What happens if I die without a will?
In the event you die without use of a will or another legal method of transferring your property, the state will determine the fate of your property. Most generally it will go to your spouse or closest of kin. If you do not have relative to inherit your property, then by default the state will take it.
Additionally, in the event you have young children or others in your ward, in the absence of a will, a court will determine who will care for them.
Finally, there are specific laws if you are part of an unmarried same-sex couple. Depending on the state you live in, they may or may not be entitled to inherit anything unless it is in your will.
Your best bet is to consult a family law attorney that specializes in wills. They will be able to counsel you as to the law in your area.
Do I need an attorney to create my will?
If you are an adult of sound mind, you can create a will without an attorney. There are a few items you must insure that not omitted.
First, you must have at a minimum of two witnesses which watched you sign the will. In most states, the witnesses must be people who will not be intermitting anything from you.
Secondly, you must sign and date your will.
To help simplify court procedures after your death and to help prove the validity of your will, you can also have the will notarized, although it is not mandatory.
Although you do not have to have a lawyer write your will, if you wish to leave a home and/or investments or if you have persons in your ward, you may wish to find an attorney who specializes in wills. Because law is quite complex, you will want to insure your desires are carried out after your death.
Are handwritten wills legal?
Yes, a handwritten will is legal. If it unwitnessed, it is then called a holographic will. The holographic will must be in the person’s own handwriting and signed. You can also purchase will writing kits. Although a holographic will is considered better than no will at all, it can create difficulties for the heirs of the estate in some instances. Moreover, because the laws around a will are complex, you may wish to seek counsel.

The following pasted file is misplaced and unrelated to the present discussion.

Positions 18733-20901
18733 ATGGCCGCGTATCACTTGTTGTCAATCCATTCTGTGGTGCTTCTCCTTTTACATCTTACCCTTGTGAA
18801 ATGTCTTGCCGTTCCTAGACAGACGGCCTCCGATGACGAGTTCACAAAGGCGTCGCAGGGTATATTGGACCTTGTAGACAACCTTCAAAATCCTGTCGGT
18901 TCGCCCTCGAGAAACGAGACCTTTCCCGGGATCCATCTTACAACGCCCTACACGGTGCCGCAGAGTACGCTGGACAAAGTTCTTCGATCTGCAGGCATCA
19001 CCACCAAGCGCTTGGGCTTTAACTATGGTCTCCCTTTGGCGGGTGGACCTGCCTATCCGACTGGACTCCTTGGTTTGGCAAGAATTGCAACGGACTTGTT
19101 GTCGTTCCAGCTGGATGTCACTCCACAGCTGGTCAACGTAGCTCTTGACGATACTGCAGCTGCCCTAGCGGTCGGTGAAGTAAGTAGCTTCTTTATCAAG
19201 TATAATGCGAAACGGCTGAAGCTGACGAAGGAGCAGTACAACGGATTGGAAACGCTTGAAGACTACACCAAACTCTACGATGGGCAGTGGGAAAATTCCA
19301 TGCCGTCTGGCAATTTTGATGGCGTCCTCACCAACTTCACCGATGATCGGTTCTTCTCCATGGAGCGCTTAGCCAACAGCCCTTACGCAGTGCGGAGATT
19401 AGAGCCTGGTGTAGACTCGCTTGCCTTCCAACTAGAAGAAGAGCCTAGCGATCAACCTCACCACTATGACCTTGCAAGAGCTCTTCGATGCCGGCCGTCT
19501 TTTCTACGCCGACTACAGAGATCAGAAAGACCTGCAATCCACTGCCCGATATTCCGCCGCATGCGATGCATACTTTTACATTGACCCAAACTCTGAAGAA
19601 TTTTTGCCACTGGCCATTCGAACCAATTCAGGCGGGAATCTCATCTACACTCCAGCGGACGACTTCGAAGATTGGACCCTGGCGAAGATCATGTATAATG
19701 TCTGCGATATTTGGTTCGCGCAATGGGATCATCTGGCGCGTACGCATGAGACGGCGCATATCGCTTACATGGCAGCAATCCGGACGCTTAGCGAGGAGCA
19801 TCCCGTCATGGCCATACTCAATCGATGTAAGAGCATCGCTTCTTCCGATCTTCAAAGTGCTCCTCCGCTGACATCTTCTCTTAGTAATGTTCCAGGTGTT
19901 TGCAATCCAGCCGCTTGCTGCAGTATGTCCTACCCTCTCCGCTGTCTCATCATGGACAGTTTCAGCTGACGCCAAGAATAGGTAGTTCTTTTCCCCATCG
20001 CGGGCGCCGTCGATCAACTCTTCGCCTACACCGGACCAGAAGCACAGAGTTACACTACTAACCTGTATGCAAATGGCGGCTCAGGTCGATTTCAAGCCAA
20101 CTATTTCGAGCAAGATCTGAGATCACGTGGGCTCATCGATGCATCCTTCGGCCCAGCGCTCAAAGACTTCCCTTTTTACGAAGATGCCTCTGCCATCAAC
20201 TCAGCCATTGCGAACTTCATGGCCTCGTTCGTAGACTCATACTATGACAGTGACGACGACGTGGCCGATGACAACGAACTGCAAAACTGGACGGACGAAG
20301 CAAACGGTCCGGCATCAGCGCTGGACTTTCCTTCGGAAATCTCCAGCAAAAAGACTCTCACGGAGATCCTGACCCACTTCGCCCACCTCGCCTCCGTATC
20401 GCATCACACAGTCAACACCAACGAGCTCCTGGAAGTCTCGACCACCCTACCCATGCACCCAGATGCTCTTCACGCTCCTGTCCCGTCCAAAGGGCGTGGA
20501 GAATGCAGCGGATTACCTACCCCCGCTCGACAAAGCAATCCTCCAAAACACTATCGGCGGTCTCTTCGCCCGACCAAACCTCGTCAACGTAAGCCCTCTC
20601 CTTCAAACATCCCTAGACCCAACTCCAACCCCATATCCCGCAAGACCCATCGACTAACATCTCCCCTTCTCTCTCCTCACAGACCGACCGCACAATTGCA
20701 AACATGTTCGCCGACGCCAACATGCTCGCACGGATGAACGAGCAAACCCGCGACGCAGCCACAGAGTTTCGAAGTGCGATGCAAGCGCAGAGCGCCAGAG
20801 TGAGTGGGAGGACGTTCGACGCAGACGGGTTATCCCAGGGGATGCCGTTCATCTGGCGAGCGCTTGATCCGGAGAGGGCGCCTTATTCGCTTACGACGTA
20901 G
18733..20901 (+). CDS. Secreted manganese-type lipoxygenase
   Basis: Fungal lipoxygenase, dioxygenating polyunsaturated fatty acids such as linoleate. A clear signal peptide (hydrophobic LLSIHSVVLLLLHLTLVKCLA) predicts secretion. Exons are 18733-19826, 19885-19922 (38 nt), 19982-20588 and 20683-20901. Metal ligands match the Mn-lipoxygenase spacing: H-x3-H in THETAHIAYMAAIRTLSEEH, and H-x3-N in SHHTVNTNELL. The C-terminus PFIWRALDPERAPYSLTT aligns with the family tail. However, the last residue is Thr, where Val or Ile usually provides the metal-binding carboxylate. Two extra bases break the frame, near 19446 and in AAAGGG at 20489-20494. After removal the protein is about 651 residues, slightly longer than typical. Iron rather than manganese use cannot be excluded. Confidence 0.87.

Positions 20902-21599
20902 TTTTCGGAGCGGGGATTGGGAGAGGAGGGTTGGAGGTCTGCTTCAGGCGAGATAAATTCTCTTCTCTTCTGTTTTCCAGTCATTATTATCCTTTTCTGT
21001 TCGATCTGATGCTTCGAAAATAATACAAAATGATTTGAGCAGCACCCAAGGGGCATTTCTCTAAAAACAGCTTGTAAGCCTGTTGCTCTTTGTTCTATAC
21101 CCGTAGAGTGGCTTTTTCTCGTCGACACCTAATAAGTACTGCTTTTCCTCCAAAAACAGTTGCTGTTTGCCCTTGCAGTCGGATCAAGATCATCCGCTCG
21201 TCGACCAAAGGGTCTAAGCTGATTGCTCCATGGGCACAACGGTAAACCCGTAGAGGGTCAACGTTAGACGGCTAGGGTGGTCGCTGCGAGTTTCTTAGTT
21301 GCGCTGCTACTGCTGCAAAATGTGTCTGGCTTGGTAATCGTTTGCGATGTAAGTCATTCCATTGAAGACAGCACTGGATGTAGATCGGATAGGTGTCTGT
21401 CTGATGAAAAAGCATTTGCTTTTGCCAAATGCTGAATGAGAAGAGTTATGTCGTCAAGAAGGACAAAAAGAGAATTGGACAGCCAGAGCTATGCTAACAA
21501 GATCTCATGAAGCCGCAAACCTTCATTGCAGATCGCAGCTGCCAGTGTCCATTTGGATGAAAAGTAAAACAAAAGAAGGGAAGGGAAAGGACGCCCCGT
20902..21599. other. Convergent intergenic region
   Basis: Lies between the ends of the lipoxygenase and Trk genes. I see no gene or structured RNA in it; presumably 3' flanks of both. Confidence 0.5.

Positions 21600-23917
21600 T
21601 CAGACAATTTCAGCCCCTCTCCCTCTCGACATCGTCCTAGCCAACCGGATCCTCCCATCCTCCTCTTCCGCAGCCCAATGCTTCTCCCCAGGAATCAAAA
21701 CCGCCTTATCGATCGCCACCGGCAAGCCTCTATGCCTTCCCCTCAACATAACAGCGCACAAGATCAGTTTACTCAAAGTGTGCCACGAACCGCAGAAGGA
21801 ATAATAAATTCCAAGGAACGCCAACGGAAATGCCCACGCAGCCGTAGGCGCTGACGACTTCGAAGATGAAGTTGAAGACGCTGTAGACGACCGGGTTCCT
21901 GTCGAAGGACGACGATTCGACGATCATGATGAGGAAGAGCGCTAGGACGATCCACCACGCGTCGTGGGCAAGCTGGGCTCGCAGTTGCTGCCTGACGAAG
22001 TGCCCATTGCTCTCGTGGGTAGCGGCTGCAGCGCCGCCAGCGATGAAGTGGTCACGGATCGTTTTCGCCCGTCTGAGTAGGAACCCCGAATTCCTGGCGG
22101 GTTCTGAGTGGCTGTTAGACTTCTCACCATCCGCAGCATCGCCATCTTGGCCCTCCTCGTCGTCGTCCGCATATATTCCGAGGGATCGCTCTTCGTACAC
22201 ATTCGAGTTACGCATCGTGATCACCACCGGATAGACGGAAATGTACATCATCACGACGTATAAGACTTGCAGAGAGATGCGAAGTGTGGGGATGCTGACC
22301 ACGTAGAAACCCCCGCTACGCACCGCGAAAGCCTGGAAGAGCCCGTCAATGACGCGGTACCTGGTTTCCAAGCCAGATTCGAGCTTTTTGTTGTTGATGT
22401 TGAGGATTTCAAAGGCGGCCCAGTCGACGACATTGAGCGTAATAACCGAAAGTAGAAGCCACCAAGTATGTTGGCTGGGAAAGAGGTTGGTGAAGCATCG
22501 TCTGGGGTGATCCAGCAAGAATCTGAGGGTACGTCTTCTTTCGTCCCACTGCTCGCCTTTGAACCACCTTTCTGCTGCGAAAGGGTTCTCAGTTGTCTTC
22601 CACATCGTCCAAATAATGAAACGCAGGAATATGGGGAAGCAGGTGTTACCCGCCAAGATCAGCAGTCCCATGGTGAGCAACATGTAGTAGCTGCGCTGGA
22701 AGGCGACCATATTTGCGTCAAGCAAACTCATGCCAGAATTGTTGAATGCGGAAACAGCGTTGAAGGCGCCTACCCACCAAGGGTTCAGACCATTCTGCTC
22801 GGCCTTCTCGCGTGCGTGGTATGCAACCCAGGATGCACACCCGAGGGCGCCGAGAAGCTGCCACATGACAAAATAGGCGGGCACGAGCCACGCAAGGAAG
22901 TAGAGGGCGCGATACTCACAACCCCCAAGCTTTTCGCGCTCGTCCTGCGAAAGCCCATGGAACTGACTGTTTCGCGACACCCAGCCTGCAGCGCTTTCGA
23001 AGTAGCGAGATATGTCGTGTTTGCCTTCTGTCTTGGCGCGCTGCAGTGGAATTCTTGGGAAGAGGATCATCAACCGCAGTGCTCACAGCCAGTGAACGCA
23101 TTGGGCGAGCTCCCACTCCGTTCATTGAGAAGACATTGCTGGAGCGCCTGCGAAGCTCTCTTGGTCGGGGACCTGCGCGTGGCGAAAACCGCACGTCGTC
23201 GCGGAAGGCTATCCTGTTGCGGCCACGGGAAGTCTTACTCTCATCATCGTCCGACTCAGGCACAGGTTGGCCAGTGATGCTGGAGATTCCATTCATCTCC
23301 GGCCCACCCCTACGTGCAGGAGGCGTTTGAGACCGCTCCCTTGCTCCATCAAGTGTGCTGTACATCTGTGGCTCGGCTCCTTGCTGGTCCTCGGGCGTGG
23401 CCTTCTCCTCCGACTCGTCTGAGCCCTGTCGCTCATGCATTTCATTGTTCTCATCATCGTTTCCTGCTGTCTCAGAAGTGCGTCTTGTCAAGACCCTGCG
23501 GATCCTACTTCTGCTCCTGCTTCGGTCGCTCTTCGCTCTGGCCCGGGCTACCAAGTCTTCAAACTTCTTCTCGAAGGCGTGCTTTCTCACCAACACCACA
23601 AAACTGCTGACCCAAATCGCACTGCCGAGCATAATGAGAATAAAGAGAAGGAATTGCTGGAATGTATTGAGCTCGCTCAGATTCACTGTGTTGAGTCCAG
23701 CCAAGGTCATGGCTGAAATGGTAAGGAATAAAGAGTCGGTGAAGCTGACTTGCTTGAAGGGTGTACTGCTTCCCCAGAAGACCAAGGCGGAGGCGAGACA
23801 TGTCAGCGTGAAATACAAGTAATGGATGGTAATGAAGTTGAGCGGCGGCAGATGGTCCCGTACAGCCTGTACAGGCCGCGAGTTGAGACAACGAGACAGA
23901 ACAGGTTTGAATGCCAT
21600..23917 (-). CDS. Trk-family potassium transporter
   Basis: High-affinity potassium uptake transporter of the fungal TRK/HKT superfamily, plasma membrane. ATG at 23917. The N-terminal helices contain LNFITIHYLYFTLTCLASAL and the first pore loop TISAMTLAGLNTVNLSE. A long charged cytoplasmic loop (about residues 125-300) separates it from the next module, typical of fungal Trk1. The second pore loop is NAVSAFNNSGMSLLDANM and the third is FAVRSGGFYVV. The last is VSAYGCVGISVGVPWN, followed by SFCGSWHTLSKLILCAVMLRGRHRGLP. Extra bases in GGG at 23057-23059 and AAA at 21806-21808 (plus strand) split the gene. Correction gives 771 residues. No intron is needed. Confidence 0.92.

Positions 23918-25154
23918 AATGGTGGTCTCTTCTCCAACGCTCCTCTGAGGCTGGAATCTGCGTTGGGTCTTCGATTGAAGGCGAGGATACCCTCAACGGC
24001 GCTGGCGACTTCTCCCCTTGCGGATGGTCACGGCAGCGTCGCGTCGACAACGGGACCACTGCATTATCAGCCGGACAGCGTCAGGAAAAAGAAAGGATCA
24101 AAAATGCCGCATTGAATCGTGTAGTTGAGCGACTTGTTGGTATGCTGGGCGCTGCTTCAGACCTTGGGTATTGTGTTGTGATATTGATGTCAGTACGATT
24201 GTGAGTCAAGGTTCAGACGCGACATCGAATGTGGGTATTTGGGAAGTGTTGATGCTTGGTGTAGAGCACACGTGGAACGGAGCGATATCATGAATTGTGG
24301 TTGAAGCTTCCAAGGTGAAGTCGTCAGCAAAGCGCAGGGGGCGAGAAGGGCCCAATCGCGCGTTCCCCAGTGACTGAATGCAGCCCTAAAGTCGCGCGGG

Can I assign a guardian of my children in a will?
Yes. If both parents of a child die or become otherwise unable to care for a minor child, another adult -- called a "personal guardian" -- must step in. The personal guardian will be responsible for raising your children until they become legal adults. You and the child's other parent can use your wills to nominate someone to fill this position. To avert conflicts, you should both name the same person. Additionally, you can use your will to create a trust for any property the child inherits and to name a trustee to handle the trust property until the child reaches the age you specify.
Must I leave something to my spouse and children?
The law protects surviving spouses from being left with nothing. If you live in California, which is a community property state, your spouse automatically owns half of all the property and earnings (with a few exceptions) acquired by either of you during your marriage. You can leave your half of the community property, and your separate property, to anyone you choose.
If you don't plan to leave at least half of your property to your spouse, either through your will or outside it, you should consult a lawyer -- unless your spouse willingly consents in writing to your plan.
Can someone challenge my will after I die?
Very few wills are ever challenged in court. When they are, it's usually by a close relative who feels somehow cheated out of a share of the deceased person's property. To get an entire will invalidated, someone must go to court and prove that it suffers from a fatal flaw: the signature was forged, you weren't of sound mind when you made the will, or you were unduly influenced by someone.